Review: One Came Home by Amy Timberlake

one came home

One Came Home by Amy Timberlake

Georgie knows that she is the reason her sister Agatha left.  When an unidentifiable body is found with her sister’s hair color and the dress her mother sewed, everyone assumes it is Agatha.  But Georgie refuses to accept that.  She sets off to find out what happened to her sister.  In 1871 in rural Placid, Wisconsin, Georgie is forced to ask her sister’s old beau Billy to give her a horse.  She has a gun that she is an expert at using and a destination in mind, where the body was found.  It doesn’t work out the way Georgie expects since Billy insists on joining her for the trip and gives her a mule rather than a horse to ride.  The two set off arguing all the way, traveling through the debris from the largest passenger pigeon nesting in history, finding wild adventures along the way. 

Written in a lyrical voice, the prose in this book is noteworthy and lovely.  Timberlake has radiantly recreated both the society and setting of the late 1800s.  Happily, she spends less time on clothes and societal niceties and much more on spirit and gumption.  Early in the book you can see her words at work, drawing a picture of the two sisters using imagery from nature around them:

Feathers flew up with each breaking bottle. Pigeon feathers that spring were like fallen leaves in the autumn-they were everywhere, in everything. But there’s a difference between feathers and leaves. Feathers claw their way back into the sky, whereas leaves, after flying once, are content to rest on the earth. Agatha? She was a feather. She pushed higher, farther always. I suspected my constitution was more leaf than feather. I hoped I was wrong about that, though, because I wanted to be like Agatha.

Georgie is a tremendous protagonist.  She’s a natural with a rifle, looks forward to taking over the family store in their small town.  She’s not interested in boys and is far more concerned with her own future with her sister than with anything else.  She speaks with confidence and very boldly, never keeping her opinions to herself for long.  At the same time, she is also the voice of the novel, and through that she herself looks at the world in a poetic way.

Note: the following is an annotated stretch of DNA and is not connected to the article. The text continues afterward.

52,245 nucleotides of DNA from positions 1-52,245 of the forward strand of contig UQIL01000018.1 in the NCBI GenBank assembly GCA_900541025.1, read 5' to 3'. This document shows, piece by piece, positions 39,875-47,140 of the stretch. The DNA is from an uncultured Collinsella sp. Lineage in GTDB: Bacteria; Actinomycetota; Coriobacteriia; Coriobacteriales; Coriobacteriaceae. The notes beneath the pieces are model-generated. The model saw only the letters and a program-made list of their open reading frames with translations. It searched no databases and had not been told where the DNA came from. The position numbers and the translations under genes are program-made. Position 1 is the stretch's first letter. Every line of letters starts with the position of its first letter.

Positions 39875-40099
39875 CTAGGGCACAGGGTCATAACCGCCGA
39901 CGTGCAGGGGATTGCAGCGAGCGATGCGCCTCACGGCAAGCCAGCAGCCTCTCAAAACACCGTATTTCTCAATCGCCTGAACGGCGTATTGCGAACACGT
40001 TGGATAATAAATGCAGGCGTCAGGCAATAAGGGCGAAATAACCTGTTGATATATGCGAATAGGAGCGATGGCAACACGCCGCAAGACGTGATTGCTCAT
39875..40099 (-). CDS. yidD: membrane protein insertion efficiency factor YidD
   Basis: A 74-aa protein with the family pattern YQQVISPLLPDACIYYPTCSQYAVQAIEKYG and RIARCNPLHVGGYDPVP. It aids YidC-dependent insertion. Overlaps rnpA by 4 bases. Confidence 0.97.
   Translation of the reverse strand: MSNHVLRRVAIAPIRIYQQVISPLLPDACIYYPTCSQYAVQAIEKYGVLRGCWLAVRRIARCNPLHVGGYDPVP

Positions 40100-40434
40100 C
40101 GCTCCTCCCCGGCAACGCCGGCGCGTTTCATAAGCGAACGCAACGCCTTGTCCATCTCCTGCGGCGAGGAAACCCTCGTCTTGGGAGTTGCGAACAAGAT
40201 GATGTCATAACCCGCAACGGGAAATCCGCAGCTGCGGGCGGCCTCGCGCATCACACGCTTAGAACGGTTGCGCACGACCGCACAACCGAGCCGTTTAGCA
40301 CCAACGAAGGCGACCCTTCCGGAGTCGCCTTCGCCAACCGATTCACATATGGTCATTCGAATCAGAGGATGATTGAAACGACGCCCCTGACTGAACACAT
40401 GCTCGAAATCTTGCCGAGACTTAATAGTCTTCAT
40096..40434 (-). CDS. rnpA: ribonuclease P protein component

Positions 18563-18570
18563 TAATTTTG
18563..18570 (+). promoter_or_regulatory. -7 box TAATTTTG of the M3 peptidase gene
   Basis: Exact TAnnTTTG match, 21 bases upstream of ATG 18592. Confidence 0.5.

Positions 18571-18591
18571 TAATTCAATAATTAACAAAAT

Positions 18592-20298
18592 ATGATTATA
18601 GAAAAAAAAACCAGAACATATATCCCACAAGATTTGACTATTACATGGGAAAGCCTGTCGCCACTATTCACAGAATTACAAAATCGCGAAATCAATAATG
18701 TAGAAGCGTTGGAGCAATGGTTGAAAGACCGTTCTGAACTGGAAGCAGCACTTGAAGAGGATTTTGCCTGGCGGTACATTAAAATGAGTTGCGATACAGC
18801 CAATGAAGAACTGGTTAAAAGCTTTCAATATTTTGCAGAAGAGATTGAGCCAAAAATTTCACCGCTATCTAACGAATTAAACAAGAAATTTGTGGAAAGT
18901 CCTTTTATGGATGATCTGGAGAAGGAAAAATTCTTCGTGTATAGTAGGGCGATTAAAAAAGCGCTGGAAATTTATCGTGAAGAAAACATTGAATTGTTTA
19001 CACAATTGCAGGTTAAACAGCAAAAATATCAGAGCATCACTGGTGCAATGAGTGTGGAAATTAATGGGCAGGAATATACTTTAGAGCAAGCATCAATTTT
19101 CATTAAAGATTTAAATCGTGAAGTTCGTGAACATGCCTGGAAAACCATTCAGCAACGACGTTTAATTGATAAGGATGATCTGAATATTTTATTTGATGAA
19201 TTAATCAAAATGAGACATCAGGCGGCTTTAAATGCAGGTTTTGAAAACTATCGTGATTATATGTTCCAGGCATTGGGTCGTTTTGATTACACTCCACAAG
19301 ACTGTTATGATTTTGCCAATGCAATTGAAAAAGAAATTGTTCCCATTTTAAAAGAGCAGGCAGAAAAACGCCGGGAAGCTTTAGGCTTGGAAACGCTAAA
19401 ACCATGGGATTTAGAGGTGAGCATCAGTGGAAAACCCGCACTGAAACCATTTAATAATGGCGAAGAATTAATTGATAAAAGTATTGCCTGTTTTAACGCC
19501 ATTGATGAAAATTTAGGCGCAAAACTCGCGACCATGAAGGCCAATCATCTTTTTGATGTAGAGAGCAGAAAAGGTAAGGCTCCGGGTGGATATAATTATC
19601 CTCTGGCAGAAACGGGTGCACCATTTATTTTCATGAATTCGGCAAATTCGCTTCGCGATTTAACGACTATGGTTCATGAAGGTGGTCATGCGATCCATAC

Beautiful with a strong heroine, this book is a dazzling read for tweens.  Appropriate for ages 9-12. 

Reviewed from copy received from Knopf Books for Young Readers.

This Week’s Tweets and Pins

Here are the links I shared on my Twitter and Pinterest accounts this week that you might find interesting:


The Art of Breaking Hearts – Books that will make your heart ache « The Ship’s (B)log

The Call That Changes Everything – or Not – PW speaks with previous Newbery & Caldecott winners about that famous call

Hold On To Your Tighty Whities, Captain Underpants Is Back! : NPR

Michael Ian Black re-teams with artist Debbie Ohi for children’s book ‘Naked!’ — The Family Room

Mom to 2 Posh Lil Divas: The ABC’s of Learning to Read Through Play – A thru M

My top five: books to grab in an emergency! | Children’s books


How bookshops could be happy ever after: ebooks could provide new revenue stream – The Independent


7 Free Technologies Your Library Should be Using

Bexar set to turn the page on idea of books in libraries – San Antonio Express-News

Libraries crisis set to get ‘much worse’ this year in the UK –


10 Ways Publishers Can Succeed and Survive | Publishing Perspectives – note the message to work with libraries!


The Nightmare That Keeps Microsoft Awake… Android On The Desktop – Forbes


Here They Are — The Best Comic Books of 2013! | Underwire

A Literary Tour of Historical Y.A. – Entertainment-The Atlantic Wire

New Series from Author of THE MAZE RUNNER » EarlyWord #yalit

Top Ten Books featuring Autism Spectrum Disorders by Carrie Cox « Nerdy Book Club

Wouldn’t You Like to Know . . . Marissa Meyer | VOYA #yalit